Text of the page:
Question about router bits

I just finished building me a real nice router table. So now I'm trying to learn all I can about router bits. I bought a nice set of 1/2 shank bits but I'm wanting something to join corners together. I see that Rockler has a 45 degree lock miter bit that would do the trick but I have a question. They have two bit sizes. A 2 3/4 dia x 1 3/16 height and a 1 3/4 x 3/4 height both 1/2 shank. My question is: What determines what thickness of wood you can use these on? I'm using mostly 1/2" stock and I was wondering if the 1 3/4 x 3/4 would work. Or do you have to match up the height of the cutting blades to the thickness of the wood when it comes to these? Any help or comments would be great. Thanks, Palmer
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The catalog should state which wood thickness ranges go with which bits. Even then you need to do some trial and error runs to set the bit height. I bought one from MLCS and got the set up block for 3/4 to go with it. But for other wood thicknesses I had to play with it until I got the right height and then I made my own set of blocks for future use.

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Did you see http://www.rockler.com/tech/53817.pdf ? The thickness of the stock can be equal to or less than the 'B' dimension (3/4" or 1 3/16") of the specific bit. (Also should also be thick enough so that one outside tail piece isn't too thin...) Note - the plastic jig thing is not required- plus it won't work for different stock thicknesses. Make a few trial cuts using your stock thickness, then save a piece when the joint fits right. That's your reference for setting up next time...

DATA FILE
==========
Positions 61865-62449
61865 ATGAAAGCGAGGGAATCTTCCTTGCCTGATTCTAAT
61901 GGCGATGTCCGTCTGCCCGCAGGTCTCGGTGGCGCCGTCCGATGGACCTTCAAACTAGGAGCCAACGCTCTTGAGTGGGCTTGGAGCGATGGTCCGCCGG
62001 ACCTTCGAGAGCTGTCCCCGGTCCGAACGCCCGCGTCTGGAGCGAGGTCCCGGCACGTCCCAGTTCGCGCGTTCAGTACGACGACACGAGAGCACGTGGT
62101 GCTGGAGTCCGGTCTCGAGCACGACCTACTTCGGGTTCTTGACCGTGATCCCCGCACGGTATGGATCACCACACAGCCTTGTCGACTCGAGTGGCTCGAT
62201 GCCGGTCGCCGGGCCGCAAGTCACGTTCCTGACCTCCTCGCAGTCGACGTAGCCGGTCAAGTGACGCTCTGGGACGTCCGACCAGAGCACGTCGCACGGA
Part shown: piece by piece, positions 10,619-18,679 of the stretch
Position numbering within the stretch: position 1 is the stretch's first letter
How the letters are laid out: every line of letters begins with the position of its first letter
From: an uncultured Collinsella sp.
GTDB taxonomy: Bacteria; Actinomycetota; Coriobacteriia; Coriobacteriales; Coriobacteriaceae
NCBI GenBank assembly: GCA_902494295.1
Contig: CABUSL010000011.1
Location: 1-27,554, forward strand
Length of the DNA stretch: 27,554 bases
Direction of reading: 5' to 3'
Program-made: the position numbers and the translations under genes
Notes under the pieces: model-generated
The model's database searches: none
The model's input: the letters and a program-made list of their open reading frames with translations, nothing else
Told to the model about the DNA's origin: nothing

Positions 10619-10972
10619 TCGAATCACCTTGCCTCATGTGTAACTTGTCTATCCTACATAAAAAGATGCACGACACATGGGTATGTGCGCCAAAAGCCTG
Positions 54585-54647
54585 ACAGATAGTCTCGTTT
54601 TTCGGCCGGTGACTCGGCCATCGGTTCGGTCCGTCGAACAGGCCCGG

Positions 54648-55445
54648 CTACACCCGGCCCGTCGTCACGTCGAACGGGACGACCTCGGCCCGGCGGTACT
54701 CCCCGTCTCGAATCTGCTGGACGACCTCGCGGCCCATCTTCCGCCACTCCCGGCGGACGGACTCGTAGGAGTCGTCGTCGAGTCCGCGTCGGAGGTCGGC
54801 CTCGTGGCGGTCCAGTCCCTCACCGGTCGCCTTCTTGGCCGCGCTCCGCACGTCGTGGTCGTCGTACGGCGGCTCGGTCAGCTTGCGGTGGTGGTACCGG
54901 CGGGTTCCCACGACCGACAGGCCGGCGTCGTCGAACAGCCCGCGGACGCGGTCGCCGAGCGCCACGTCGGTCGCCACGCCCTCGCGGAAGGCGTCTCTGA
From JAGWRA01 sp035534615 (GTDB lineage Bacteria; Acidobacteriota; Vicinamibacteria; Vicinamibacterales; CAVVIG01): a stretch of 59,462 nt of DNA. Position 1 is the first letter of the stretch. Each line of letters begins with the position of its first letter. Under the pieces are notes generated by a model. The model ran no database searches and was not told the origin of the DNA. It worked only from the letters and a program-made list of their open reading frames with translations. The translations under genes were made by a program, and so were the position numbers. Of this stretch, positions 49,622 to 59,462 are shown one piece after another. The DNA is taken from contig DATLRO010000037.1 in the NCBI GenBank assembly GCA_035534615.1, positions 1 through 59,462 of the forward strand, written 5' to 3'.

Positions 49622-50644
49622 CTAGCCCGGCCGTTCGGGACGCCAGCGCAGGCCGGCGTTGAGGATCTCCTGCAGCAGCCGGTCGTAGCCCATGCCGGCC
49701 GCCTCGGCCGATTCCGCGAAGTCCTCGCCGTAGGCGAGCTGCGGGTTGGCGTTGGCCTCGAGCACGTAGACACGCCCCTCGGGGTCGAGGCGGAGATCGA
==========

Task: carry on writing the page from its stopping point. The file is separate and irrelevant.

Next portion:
These bits require great router technique - use feather boards and hold-downs to keep the stock firmly in place during routing.
JeffB
Palmer wrote:

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Thanks for the help... I"m starting to understand

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Why not the easily made box joint now that you have a table? Other good ones include the combination rabbet/dado joint which, if you can't abide the look of endgrain. can have the minor thicknesses trimmed with a standard 45.
If you get the 3/4, because thickness is thickness, after all, you'll want to save examples of your first fiddle fit to get you close on your next attempt. Measuring is a colossal pain. If you use a good squared pushblock to make the pass and protect from tearout, make the last pass through, and save it for setup.
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